As a Designer, I Refuse to Call People ‘Users’

In an industry that touches so many lives, accurate terminology is essential

Credit: miakievy/DigitalVision Vectors/Getty Images

As terms, I find the U-words unethical and outdated.

The relationship these words describe is no longer accurate. Long ago, the line between operator and tech was much more clearly drawn. Now? Not so much. Yes, when you open an application on your phone you intend to make use of it, but the past few years have taught us that the application intends to make use of you too. Incidents at Facebook and other high-profile tech companies have made it clear that use is a two-way street.

UX design took off as a term near the beginning of 2009. Screenshot from Google Trends
An excerpt from a General Assembly email about user experience and design. Screenshot: Adam Lefton

Saying “user” strips a person of their circumstances… it eliminates context and reduces people to a single act.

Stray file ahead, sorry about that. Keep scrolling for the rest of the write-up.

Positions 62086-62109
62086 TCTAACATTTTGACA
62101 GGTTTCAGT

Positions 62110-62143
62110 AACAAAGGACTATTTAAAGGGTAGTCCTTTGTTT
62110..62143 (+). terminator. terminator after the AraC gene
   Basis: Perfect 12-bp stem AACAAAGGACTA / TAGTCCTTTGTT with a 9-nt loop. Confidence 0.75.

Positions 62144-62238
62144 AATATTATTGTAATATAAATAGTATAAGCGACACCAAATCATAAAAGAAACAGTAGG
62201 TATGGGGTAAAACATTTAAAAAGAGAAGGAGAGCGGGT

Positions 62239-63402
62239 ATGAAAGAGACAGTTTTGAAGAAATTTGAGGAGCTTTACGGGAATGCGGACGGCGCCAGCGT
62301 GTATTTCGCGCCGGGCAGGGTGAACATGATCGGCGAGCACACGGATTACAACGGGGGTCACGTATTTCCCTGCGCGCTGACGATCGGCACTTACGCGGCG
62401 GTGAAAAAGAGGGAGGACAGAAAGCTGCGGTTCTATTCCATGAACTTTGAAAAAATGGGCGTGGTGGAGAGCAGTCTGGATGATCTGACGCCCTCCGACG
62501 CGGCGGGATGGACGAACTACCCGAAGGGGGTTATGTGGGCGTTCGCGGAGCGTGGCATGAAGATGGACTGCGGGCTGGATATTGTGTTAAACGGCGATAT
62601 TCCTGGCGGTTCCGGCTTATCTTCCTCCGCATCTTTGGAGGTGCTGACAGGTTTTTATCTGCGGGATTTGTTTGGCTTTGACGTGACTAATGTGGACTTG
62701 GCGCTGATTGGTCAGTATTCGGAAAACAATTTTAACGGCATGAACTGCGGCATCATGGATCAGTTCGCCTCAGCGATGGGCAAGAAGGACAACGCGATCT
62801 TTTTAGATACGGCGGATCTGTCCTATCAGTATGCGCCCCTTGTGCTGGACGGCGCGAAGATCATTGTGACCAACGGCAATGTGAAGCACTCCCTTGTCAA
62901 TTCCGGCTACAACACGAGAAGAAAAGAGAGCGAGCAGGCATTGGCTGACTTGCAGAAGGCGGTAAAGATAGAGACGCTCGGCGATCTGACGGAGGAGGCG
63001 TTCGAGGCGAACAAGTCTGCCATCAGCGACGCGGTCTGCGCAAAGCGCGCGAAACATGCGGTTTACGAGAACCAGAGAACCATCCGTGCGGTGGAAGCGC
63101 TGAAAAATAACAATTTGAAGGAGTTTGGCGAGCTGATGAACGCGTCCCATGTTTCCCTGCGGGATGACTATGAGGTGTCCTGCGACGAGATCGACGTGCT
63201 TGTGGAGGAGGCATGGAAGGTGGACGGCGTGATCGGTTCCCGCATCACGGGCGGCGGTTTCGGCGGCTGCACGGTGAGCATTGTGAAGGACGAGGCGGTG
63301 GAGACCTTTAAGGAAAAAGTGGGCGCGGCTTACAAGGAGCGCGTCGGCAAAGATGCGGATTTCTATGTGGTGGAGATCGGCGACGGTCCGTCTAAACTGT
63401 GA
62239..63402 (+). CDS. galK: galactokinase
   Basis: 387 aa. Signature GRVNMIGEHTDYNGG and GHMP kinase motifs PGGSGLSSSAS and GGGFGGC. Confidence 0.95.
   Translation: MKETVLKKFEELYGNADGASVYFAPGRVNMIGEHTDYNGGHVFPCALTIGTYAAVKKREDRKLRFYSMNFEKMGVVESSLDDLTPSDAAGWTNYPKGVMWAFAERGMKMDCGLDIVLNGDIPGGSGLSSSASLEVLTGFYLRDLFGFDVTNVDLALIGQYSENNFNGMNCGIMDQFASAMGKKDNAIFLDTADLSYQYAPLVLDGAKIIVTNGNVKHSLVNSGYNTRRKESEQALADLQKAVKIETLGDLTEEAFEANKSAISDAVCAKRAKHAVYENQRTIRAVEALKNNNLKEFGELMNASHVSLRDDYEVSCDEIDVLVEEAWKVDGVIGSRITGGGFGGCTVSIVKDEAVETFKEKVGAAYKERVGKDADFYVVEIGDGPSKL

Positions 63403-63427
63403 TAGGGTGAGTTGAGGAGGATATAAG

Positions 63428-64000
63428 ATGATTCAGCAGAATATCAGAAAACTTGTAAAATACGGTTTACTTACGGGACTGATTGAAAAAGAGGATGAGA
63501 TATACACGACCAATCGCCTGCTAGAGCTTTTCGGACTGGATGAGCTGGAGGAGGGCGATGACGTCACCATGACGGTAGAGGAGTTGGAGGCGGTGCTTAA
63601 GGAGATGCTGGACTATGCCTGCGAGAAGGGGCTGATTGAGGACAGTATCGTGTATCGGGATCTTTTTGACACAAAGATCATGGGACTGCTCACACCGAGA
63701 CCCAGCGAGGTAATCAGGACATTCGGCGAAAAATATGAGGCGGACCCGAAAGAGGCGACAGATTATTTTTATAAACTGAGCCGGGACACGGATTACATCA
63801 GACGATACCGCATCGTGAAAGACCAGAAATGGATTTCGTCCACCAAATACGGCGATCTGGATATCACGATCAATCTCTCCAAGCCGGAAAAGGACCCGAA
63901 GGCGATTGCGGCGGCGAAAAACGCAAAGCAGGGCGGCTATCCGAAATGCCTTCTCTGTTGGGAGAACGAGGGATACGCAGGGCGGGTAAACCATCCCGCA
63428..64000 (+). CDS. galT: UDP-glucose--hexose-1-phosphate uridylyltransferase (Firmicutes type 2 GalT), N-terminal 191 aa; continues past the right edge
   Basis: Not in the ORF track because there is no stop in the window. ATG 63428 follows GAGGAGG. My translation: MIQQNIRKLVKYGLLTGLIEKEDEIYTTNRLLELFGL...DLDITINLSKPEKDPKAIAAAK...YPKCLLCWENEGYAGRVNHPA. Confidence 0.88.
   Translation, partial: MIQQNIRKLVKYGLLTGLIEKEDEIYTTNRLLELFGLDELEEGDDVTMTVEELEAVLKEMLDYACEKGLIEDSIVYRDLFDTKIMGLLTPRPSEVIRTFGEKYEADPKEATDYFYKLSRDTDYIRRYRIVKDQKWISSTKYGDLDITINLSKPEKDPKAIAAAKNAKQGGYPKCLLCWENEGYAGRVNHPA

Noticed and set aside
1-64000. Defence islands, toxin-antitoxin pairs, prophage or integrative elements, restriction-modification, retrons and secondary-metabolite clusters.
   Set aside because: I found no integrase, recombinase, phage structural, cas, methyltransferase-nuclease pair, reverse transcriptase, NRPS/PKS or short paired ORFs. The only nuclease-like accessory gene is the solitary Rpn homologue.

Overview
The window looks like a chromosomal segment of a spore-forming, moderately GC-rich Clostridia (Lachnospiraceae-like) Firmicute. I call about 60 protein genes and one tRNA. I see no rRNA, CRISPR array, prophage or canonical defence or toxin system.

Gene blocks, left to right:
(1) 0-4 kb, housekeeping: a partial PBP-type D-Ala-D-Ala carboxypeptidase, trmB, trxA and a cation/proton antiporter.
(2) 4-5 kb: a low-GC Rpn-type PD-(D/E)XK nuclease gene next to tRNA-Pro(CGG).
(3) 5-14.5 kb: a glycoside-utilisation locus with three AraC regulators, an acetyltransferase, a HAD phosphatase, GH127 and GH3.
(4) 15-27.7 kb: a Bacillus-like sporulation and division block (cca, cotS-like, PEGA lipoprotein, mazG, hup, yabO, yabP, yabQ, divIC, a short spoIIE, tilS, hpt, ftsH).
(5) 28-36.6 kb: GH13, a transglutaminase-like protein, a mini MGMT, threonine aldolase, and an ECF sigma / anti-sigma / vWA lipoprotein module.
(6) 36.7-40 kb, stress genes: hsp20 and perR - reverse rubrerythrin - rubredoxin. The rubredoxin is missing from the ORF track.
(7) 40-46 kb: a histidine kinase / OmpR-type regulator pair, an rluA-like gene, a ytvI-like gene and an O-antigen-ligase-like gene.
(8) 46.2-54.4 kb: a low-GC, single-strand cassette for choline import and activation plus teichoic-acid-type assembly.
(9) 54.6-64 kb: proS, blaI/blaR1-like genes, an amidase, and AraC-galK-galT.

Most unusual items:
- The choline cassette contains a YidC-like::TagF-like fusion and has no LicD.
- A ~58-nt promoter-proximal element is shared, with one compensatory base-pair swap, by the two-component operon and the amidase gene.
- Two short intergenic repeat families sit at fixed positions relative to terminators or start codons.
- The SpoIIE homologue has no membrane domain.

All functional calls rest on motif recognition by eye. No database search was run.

“User” has always had other, much more odious connotations outside our industry. Calling someone a drug user, for example, is different from saying someone has a drug problem. By saying “user,” one implies that a good deal of the responsibility for a drug dependency belongs to the person with the dependency. It suggests this use is an act of autonomy—something they do, something within their control—when in fact we know that drug dependencies aren’t anything like that and can result from complex socioeconomic and mental health circumstances. Saying “user” strips a person of their circumstances, of every influence in their life, of history—it eliminates context and reduces people to a single act.

Lead Content Strategist @ PayPal. Book lover. Baseball junkie.

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